Ray Kurzweil
Co-Founder & Chancellor, Singularity University and Director of Engineering, Google

The Singularity Is Near

To embed this video, copy this code:

With Time magazine's recent cover story on futurist Ray Kurzweil, his theories about the singularity have entered the mainstream. Now hear them straight from the source.

Ray Kurzweil

Raymond "Ray" Kurzweil (born 1948) is an American inventor and futurist. He is involved in fields as diverse as optical character recognition (OCR), text-to-speech synthesis, speech recognition technology, and electronic keyboard instruments. He is the author of several books on health, artificial intelligence (AI), transhumanism, the technological singularity, and futurism.

He has received nineteen honorary Doctorates and honors from three U.S. presidents.

Ray has written six books, four of which have been national best sellers.  The Age of Spiritual Machines has been translated into 9 languages and was the #1 best selling book on Amazon in science.  Ray’s latest book, The Singularity is Near, was a New York Times best seller, and has been the #1 book on Amazon in both science and philosophy.


Ray Kurzweil: Well, by 2020 we’ll have computers that are powerful enough to simulate the human brain, but we won’t be finish yet with reverse engineering the human brain and understanding its methods.

One of my main themes, and I’ve developed this thesis over 30 years, is that information technology grows exponentially; the power of computers are understanding the human brain, specializes solution of brain scanning, the number of bits we move in the internet. Many different measures of information technology double every year, or every 11 months, 13 months; depending on what you’re measuring. These technologies will be a million times more powerful within 20 years.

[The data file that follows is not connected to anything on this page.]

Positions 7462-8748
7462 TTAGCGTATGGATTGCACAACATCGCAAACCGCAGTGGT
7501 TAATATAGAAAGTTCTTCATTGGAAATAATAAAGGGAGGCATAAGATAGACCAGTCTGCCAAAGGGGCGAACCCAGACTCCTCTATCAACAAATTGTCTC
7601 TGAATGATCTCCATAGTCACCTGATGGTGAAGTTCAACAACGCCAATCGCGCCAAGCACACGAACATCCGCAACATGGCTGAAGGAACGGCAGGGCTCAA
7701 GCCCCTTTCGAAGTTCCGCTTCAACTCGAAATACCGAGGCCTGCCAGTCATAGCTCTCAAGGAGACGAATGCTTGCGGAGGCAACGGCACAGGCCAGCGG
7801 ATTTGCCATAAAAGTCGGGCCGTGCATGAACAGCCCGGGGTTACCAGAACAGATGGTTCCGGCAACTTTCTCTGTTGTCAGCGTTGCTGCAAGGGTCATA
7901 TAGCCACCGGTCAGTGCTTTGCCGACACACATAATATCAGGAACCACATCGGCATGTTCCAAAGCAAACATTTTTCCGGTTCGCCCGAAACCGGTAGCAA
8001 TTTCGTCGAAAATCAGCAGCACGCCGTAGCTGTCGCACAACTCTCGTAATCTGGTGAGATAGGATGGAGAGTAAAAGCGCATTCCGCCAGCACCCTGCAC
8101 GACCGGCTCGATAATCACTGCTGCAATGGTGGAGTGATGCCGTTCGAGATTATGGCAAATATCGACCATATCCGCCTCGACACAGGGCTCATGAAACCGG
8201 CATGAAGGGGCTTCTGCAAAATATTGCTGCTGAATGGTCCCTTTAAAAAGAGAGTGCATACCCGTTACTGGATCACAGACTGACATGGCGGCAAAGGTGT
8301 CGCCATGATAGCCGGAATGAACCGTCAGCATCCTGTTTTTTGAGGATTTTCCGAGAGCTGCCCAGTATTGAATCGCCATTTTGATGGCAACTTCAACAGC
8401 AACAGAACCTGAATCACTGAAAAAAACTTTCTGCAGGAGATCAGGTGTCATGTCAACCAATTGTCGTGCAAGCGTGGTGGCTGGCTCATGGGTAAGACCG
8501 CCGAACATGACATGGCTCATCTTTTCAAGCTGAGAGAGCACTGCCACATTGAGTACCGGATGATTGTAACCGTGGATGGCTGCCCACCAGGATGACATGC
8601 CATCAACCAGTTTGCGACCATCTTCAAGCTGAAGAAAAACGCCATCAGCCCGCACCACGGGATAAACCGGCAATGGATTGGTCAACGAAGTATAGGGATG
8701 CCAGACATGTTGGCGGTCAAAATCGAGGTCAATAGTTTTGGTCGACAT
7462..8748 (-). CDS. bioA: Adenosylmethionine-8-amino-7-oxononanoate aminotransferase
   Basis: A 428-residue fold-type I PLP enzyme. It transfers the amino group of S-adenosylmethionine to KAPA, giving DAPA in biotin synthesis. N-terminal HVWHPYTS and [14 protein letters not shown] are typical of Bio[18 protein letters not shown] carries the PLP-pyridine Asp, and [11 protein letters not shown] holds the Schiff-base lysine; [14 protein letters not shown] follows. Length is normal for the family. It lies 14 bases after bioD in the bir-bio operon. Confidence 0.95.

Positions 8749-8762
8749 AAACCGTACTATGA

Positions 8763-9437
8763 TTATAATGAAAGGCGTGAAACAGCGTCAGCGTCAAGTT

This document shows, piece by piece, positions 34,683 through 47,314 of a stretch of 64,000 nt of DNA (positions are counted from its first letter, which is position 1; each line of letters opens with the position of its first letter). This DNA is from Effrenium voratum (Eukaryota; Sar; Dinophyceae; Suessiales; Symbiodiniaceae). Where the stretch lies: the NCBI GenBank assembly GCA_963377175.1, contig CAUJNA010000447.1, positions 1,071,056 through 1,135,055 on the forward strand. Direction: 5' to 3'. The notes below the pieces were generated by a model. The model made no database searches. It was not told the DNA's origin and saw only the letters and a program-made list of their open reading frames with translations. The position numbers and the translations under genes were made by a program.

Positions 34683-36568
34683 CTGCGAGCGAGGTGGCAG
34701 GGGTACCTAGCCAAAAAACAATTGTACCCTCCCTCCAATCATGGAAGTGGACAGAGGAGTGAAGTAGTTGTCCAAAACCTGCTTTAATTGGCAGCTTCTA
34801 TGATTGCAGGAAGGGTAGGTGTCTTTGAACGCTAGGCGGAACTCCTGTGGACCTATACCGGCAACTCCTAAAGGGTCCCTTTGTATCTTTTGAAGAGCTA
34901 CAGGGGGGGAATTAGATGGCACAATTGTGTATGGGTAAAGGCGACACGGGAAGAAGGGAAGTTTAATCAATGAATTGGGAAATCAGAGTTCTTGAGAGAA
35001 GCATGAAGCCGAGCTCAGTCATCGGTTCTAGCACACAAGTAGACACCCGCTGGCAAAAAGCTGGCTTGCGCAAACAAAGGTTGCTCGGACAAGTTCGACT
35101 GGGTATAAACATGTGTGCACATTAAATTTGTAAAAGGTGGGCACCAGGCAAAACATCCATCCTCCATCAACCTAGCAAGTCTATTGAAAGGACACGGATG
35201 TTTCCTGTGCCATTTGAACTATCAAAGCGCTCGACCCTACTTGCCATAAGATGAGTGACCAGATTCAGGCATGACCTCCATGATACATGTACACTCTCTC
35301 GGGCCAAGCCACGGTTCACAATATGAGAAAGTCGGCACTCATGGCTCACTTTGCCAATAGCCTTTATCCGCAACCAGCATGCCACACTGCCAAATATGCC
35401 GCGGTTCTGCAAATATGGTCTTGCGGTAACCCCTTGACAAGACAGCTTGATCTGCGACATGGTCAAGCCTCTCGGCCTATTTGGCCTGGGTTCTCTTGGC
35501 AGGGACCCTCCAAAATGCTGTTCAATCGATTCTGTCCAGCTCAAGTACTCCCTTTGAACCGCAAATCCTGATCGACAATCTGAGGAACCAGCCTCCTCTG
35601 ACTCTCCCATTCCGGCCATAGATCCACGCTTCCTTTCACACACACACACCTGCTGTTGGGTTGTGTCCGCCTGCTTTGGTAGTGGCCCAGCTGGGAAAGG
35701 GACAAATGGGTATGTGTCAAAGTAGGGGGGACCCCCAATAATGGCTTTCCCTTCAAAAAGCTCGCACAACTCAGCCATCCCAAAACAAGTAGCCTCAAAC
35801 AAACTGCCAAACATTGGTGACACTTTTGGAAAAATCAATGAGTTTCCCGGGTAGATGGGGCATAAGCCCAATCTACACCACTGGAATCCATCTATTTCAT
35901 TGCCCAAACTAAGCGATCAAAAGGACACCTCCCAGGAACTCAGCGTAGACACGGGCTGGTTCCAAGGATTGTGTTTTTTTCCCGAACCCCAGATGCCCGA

In fact, the speed of exponential growth is itself speeding up. So, in 25 years these technologies will be a billion times more powerful than they are today. And we’ve already seen that kind of progress.

When I was an undergraduate we all shared computer at MIT that took up half of a building. The computer and your cellphone today is a million times cheaper and a thousand times more powerful. That’s a billion fold increase in price performance of computing since I was an undergraduate.

By 2029, and I’ve been quite consistent on this date, we will have completed the reverse engineering of the human brain. And we’ve already made very good progress on that. We’ve reversed engineered a number at different regions, like the cerebellum, which is responsible for our skill formation and slices of cerebral cortex where we do our cursive thinking and the auditory cortex, the visual cortex and so on.

By 2029, we’ll have reverse engineered and modeled and simulated all the regions of the brain. And that will provide us the software/algorithmic methods to simulate you know, all of the human brains capabilities including our emotional intelligence. And computers at that time will be far more powerful than the human brain. And we’ll be able to create machines that really do have subtlety and suppleness of human intelligence. And they’ll combine that power with ways in which machines are already superior to us. They can impart us all of human knowledge with the few keystrokes, it can remember billions of things accurately. They can share knowledge in electronic speeds that are million times faster than the human language.

So, it will be very powerful combination.